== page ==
Nir Eyal’s book Hooked: How to Build Habit-Forming Goods not only explains why it’s important to create products with the potential to foster new habits but also provides concrete examples of what it takes to create such products successfully.
In this article, we will provide a summary of Hooked: How to Build Habit-Forming Products, discussing its main points and letting you know whether or not you should go on to read the whole book.
How to Create Products That Become Addictive and Rewarding to Use effectively in pointing out that a business book can be well-written without being overly generic. There will always be recurring topics, but it’s nice to pick up a book that’s not trying to cover everything. All throughout Hooked, he discusses his experiences with and the methods for creating commercially viable goods like smartphones.
A discussion of the book’s major learning focus, the 4-step approach, follows. The gamification of life and the resulting human dependence on these products can only be understood through the lens of this theoretical paradigm.
He now knows to invest in and develop technologies in such a way that users become emotionally attached to them, rather than treating them as mere tools. As indicated above, Kahoot! has become a verb, a noun, and the go-to solution for team building and learning through trivia as a result of the recent trend toward remote learning and work.
Best ideas from the marketing book, Hooked
Let’s review the book’s three most important themes:
Successful Products Create Habits
The iPhone remains the most popular and well-known smartphone on the market, despite the proliferation of other options. Nearly 15% of the global population is active on Facebook and Instagram, making them two of the most popular social networking networks.
Eyal claims that the reason we have such a strong attachment to these items is that they condition us to behave in certain ways, for better or ill. Putting an end to a habit is notoriously challenging. As Eyal explains, these routines begin with the products themselves.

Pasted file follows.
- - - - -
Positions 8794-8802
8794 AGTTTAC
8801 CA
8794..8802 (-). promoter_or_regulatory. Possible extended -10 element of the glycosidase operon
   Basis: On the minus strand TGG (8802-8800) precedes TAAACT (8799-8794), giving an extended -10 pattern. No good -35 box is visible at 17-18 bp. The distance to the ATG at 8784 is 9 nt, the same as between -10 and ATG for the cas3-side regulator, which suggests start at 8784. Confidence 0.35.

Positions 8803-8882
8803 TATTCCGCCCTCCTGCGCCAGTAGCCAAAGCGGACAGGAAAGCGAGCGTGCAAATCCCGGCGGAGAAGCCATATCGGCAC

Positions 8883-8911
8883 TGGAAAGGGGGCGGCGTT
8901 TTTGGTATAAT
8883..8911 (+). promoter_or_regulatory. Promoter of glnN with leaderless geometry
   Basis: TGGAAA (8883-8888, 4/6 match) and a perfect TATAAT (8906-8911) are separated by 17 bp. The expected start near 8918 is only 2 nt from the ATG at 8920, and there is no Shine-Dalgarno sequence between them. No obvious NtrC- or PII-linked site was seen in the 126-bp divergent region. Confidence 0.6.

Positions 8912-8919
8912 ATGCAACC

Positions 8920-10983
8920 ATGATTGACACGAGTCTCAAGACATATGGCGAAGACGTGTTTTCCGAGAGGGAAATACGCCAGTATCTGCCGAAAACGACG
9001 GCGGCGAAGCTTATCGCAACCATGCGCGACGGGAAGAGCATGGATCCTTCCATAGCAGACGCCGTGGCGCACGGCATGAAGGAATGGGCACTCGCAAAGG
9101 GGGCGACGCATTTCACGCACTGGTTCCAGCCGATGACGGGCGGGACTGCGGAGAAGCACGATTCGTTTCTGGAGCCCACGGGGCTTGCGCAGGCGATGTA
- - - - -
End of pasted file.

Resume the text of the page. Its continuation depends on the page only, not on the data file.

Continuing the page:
- If we’re talking about smartphones, you might have bought an iPhone the day it came out. You probably persevered with the iPhone for all these years, or you had a bad experience with Apple and made the transition to a rival brand (Android) and haven’t looked back.
- Do you ever ponder the launching of a new phone model every year… , just to find out that there aren’t even any new features? Smartphones will continue to sell every year since people have developed habits around them and are loyal to their favourite brands. Both the impending doom of owning an outmoded gadget and the user’s habit of constantly updating their devices guarantee that “upgrades” will occur sooner or later.
- There was a time when upgrading your plan meant waiting a few years before getting a new phone. New releases from Samsung and Apple’s iPhone, on the other hand, cost anywhere from $800 to $2,000. Customers that are dependent and accustomed to a company’s practises are less likely to react to pricing changes.
Four-Step Model of Adaptive Payouts
This 4-step strategy deserves more than a superficial overview. Eyal’s own explanation in Hooked does a better job at elucidating the idea. Variable rewards are emphasised, and this idea is the main lesson from this section. Consider all the iterations of Facebook throughout the years. There is a good chance that readers will recall the different versions and possibly even have a preference. In the past, when Facebook was first designed for desktop use, features like push notifications and in-app messages were novelties.